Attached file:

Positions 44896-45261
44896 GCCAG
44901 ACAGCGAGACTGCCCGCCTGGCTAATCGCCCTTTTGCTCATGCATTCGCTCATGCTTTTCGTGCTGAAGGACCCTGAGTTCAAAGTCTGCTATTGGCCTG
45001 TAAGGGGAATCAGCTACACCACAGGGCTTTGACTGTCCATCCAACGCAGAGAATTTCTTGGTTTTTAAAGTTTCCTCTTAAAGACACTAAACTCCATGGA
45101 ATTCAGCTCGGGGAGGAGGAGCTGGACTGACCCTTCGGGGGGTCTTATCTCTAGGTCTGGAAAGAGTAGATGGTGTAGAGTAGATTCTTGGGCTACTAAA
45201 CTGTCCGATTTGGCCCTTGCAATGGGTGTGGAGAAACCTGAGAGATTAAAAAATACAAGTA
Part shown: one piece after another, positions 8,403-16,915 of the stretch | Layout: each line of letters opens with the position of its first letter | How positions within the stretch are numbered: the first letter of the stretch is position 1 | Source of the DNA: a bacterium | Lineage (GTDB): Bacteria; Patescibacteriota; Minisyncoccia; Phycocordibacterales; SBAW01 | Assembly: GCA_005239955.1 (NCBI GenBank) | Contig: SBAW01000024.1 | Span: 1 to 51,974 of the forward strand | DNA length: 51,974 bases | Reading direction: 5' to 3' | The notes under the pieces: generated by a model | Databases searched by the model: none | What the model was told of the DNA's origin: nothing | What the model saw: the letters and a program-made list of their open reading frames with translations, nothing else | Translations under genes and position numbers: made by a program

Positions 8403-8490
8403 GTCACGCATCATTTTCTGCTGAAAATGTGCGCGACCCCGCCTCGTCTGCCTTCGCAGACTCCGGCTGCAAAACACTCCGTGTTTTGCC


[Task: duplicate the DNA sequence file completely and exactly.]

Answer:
Positions 44896-45261
44896 GCCAG
44901 ACAGCGAGACTGCCCGCCTGGCTAATCGCCCTTTTGCTCATGCATTCGCTCATGCTTTTCGTGCTGAAGGACCCTGAGTTCAAAGTCTGCTATTGGCCTG
45001 TAAGGGGAATCAGCTACACCACAGGGCTTTGACTGTCCATCCAACGCAGAGAATTTCTTGGTTTTTAAAGTTTCCTCTTAAAGACACTAAACTCCATGGA
45101 ATTCAGCTCGGGGAGGAGGAGCTGGACTGACCCTTCGGGGGGTCTTATCTCTAGGTCTGGAAAGAGTAGATGGTGTAGAGTAGATTCTTGGGCTACTAAA
45201 CTGTCCGATTTGGCCCTTGCAATGGGTGTGGAGAAACCTGAGAGATTAAAAAATACAAGTA
Part shown: one piece after another, positions 8,403-16,915 of the stretch | Layout: each line of letters opens with the position of its first letter | How positions within the stretch are numbered: the first letter of the stretch is position 1 | Source of the DNA: a bacterium | Lineage (GTDB): Bacteria; Patescibacteriota; Minisyncoccia; Phycocordibacterales; SBAW01 | Assembly: GCA_005239955.1 (NCBI GenBank) | Contig: SBAW01000024.1 | Span: 1 to 51,974 of the forward strand | DNA length: 51,974 bases | Reading direction: 5' to 3' | The notes under the pieces: generated by a model | Databases searched by the model: none | What the model was told of the DNA's origin: nothing | What the model saw: the letters and a program-made list of their open reading frames with translations, nothing else | Translations under genes and position numbers: made by a program

Positions 8403-8490
8403 GTCACGCATCATTTTCTGCTGAAAATGTGCGCGACCCCGCCTCGTCTGCCTTCGCAGACTCCGGCTGCAAAACACTCCGTGTTTTGCC